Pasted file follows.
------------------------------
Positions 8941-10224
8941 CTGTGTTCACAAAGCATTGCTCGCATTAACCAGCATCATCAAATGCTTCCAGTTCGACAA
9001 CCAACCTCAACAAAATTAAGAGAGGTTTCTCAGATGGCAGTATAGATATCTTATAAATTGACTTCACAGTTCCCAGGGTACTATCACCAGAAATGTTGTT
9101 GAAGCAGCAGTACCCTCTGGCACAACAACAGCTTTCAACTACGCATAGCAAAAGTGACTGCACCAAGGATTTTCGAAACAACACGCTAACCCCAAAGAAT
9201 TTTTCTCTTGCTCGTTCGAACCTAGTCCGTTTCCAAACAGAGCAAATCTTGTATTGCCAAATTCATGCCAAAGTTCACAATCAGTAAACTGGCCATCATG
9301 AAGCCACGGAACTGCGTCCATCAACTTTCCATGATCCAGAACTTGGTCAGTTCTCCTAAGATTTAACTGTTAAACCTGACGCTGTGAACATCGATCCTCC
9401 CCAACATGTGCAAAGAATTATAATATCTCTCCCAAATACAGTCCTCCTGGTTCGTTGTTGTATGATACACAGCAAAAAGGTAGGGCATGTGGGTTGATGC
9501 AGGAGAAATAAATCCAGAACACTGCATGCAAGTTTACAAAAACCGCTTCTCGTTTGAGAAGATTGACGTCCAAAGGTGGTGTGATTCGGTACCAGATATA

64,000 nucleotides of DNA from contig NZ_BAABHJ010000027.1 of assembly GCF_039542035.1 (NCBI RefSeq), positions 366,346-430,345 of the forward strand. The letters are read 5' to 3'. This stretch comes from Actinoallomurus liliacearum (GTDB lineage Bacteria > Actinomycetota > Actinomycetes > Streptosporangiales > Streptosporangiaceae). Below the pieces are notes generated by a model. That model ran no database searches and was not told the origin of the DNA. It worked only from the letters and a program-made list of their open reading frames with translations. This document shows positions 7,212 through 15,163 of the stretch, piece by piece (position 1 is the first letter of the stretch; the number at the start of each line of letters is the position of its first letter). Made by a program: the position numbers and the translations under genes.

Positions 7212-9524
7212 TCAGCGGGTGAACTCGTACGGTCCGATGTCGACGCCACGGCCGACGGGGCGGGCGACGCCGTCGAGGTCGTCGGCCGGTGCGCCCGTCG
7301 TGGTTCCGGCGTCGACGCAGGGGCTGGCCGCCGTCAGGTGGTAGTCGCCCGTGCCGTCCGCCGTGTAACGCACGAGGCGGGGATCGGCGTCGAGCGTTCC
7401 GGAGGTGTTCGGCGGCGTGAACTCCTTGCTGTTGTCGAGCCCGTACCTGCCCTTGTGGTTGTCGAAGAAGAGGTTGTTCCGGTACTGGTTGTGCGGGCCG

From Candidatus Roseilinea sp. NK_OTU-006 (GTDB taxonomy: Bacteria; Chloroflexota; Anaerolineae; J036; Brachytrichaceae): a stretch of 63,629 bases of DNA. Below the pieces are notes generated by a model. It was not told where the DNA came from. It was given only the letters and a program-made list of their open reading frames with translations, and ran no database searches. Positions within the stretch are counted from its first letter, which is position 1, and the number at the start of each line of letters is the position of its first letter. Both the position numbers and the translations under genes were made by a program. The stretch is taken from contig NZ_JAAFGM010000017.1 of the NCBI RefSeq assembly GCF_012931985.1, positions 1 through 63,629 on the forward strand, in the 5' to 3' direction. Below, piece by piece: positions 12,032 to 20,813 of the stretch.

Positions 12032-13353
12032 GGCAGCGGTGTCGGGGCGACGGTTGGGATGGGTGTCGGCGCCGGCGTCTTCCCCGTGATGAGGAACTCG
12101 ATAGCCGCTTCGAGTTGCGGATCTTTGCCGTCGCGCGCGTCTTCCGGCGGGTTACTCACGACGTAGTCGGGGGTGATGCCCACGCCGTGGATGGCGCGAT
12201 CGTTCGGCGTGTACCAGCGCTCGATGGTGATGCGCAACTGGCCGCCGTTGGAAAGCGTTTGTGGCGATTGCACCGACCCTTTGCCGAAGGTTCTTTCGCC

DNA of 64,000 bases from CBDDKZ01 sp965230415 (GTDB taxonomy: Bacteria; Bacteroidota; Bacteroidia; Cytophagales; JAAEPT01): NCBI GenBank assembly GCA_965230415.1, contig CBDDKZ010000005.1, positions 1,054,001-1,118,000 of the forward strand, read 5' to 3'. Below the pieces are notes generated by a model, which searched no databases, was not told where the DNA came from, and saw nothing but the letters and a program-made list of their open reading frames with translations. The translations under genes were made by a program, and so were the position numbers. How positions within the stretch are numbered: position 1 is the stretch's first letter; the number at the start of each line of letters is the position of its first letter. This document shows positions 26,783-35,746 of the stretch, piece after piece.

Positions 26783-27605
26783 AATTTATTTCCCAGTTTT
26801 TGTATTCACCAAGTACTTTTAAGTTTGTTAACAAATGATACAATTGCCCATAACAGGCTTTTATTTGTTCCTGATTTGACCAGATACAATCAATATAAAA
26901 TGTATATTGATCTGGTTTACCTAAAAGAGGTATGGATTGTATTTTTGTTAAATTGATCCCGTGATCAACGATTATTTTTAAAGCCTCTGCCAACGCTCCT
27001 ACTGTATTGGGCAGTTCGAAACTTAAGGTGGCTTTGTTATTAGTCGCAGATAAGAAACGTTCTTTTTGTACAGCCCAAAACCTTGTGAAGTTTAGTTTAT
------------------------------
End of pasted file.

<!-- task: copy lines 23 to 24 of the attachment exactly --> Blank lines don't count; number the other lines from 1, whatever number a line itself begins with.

26901 TGTATATTGATCTGGTTTACCTAAAAGAGGTATGGATTGTATTTTTGTTAAATTGATCCCGTGATCAACGATTATTTTTAAAGCCTCTGCCAACGCTCCT
27001 ACTGTATTGGGCAGTTCGAAACTTAAGGTGGCTTTGTTATTAGTCGCAGATAAGAAACGTTCTTTTTGTACAGCCCAAAACCTTGTGAAGTTTAGTTTAT